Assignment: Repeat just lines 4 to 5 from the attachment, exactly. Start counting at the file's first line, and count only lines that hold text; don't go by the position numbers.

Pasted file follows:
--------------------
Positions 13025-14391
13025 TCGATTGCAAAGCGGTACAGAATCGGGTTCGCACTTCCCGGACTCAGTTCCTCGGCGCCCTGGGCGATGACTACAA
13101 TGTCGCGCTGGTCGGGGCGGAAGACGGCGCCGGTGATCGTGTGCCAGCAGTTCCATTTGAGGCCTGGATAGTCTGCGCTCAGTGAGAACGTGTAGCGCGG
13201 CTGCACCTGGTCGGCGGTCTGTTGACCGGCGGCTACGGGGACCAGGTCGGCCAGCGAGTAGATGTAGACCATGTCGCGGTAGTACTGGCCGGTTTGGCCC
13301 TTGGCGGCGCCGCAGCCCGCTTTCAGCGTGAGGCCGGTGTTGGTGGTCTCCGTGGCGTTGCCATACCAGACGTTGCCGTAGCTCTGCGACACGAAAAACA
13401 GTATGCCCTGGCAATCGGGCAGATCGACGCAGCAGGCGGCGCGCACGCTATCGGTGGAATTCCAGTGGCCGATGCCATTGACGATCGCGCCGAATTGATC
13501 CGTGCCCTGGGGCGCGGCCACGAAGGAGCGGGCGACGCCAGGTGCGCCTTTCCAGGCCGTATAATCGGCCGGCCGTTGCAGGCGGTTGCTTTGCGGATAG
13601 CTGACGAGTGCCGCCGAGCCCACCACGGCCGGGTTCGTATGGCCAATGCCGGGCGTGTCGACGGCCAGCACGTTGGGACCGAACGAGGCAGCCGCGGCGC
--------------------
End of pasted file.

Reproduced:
13201 CTGCACCTGGTCGGCGGTCTGTTGACCGGCGGCTACGGGGACCAGGTCGGCCAGCGAGTAGATGTAGACCATGTCGCGGTAGTACTGGCCGGTTTGGCCC
13301 TTGGCGGCGCCGCAGCCCGCTTTCAGCGTGAGGCCGGTGTTGGTGGTCTCCGTGGCGTTGCCATACCAGACGTTGCCGTAGCTCTGCGACACGAAAAACA